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Exploring Paris - Basilique Saint-Denis

Exploring Paris - Basilique Saint-Denis

Ok, ok...perhaps I was a bit harsh in my last post about falling out of love with Paris... 

It's almost like Scheduling read my post and decided to make me go to Paris until I fell in love with it again. Right after I posted that entry, I was off on yet another  trip to explore Paris. And, instead of letting laziness win, I decided to take a little trip somewhere. 

Initially, I had bought a ticket to Musée d'Orsay because I've never been, but I couldn't figure out how to print off the ticket. ¯\_(ツ)_/¯ It's good till the end of the year, and I'm sure I'll be back in Paris before I know it. 

On the advice of a dear colleague, I went to visit Basilique Saint-Denis, a beautiful cathedral just north of Paris. In my jet-lagged state (and after having ran 4 miles), I wasn't too thrilled at the idea of taking the Métro to almost the end of the line. But I let my boundless sense of adventure take over and gladly made the trek out to Saint-Denis. 

Anyone who knows me well knows that I love visiting cathedrals. And I've seen some gorgeous ones all over Europe. As of right now, I'd say that Basilique Saint-Denis almost  rivals Notre Dame. It is that grandiose and beautiful.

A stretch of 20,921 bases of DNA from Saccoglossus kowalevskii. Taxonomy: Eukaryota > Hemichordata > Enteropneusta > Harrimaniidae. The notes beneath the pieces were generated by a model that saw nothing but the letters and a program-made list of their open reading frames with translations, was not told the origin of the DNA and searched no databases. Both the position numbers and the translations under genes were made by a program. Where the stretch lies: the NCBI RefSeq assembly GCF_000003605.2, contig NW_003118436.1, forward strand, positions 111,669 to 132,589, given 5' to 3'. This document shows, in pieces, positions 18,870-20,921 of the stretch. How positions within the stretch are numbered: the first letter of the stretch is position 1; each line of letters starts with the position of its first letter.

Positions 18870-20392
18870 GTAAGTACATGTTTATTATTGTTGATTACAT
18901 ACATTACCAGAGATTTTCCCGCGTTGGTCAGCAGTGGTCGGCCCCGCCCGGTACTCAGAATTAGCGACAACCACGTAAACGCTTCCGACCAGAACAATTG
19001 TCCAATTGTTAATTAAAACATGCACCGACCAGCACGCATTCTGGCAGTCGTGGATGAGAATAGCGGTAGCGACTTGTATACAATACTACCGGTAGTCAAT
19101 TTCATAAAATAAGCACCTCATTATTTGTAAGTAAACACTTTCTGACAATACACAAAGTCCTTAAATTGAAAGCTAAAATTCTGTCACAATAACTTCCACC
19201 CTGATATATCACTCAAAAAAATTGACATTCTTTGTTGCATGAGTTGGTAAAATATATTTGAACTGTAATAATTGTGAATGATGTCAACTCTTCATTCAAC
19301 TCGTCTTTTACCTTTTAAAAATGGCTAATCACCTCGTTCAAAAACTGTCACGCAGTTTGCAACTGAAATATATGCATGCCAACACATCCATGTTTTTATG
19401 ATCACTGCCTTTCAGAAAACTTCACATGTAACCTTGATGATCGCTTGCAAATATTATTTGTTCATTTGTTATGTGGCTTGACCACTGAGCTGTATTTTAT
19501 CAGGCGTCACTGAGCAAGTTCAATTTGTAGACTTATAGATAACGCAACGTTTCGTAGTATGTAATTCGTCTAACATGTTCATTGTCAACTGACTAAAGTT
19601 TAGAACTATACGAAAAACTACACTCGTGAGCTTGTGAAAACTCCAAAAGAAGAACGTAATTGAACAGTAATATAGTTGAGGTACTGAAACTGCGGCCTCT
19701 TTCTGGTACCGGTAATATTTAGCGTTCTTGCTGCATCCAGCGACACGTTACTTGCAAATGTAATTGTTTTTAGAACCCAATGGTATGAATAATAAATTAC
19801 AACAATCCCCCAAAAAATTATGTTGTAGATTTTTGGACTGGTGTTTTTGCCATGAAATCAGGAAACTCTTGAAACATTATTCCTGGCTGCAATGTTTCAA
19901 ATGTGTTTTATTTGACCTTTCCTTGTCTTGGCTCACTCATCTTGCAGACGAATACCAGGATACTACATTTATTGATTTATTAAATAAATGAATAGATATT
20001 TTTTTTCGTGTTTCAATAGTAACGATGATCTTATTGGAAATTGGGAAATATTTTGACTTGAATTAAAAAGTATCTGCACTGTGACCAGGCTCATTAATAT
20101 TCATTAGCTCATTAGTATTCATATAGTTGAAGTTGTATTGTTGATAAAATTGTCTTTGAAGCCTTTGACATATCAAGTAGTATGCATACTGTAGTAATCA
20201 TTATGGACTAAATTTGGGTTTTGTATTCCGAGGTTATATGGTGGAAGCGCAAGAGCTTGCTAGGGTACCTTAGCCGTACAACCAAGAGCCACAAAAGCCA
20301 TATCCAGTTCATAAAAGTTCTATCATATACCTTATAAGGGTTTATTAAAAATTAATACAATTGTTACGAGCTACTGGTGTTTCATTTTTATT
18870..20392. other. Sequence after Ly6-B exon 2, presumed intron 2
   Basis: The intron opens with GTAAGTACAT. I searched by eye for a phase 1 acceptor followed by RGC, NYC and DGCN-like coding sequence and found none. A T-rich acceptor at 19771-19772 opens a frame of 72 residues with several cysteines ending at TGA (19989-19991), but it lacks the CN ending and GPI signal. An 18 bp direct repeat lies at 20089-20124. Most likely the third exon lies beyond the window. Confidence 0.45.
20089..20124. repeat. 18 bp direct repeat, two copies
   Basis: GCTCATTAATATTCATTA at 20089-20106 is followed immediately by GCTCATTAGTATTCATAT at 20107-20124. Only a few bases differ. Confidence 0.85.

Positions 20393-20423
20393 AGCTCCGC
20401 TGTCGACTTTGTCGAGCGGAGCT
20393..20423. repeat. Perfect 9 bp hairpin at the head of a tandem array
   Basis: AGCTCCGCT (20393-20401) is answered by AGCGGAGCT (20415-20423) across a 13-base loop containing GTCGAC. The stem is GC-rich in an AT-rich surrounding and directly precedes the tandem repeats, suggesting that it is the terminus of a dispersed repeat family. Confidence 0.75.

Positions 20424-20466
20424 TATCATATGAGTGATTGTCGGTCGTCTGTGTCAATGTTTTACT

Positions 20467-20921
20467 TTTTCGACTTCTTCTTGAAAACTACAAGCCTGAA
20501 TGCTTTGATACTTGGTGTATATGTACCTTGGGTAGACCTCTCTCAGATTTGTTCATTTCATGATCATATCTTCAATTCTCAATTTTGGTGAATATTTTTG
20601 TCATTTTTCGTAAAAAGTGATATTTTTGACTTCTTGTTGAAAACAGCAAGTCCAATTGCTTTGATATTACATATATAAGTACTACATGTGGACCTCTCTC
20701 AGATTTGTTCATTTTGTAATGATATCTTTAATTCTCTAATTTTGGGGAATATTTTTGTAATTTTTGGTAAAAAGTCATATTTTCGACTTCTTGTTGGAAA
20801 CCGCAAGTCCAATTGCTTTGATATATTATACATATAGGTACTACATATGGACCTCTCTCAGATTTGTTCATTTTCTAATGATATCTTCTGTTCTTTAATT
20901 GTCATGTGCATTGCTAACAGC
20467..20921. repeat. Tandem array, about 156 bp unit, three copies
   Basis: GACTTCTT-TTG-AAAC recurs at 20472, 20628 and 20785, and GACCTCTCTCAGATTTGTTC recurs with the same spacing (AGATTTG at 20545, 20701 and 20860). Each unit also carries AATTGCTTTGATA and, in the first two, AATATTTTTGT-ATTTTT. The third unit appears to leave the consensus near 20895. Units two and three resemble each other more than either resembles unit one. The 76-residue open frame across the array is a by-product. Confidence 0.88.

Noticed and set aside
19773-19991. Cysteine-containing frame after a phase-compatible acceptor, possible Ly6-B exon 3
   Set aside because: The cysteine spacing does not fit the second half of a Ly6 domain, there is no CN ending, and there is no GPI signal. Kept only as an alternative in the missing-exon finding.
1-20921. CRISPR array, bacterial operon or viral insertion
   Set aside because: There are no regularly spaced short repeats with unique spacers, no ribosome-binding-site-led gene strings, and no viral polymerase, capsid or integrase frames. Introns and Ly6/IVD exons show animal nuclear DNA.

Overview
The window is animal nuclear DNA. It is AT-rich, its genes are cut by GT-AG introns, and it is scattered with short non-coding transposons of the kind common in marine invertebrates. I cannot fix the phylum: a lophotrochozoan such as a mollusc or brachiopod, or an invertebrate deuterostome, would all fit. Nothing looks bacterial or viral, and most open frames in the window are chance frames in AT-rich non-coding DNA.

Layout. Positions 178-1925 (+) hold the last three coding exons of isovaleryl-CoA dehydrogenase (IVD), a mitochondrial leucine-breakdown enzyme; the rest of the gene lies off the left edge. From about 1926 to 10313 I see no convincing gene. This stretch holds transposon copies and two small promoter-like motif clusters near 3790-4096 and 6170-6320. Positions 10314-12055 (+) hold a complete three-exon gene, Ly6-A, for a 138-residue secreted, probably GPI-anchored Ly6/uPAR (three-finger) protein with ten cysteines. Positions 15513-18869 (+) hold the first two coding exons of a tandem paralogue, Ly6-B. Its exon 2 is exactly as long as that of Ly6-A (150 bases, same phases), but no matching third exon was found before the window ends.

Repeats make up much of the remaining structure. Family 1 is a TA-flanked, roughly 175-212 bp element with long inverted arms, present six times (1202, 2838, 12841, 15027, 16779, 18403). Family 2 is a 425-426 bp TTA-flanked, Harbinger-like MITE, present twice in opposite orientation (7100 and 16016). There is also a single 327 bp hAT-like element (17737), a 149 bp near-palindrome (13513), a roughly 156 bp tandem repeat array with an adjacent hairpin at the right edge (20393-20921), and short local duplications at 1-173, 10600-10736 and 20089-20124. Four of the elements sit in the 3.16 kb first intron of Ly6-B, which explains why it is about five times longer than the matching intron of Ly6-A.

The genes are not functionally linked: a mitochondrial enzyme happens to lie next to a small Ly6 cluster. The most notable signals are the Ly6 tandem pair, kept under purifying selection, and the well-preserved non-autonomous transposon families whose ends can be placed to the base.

Roman Catholic history states that Saint Denis was decapitated in Montmartre, then got up and carried his head all the way to where the basilica stands now. This would be his final resting place and the start of the Basilique Saint-Denis.  


The basilica is filled with the tombs of French royalty and nobility. Aside from Saint Denis, notable French rulers such as Louis XVI and Marie Antoinette are buried there. To visit the crypt where these rulers are buried cost €9 (and an audio guide cost €3), it was worth it. Plus, I'm interested in macabre stuff like that. ¯\_(ツ)_/¯ 


I spent a long afternoon learning about the history of the church, the lives of those buried there, and admiring the medieval architecture. One of my favourite things to do when visiting a cathedral is to sit, look around at the architecture, breathe in that smell that only exists in buildings that are hundreds of years old, and reflect.


I highly recommend those wanting to explore Paris to make a trip up to Basilique Saint-Denis. It's notably more quiet than Notre-Dame, and thus more peaceful and less crowded.

Here's to giving Paris another chance,

- j

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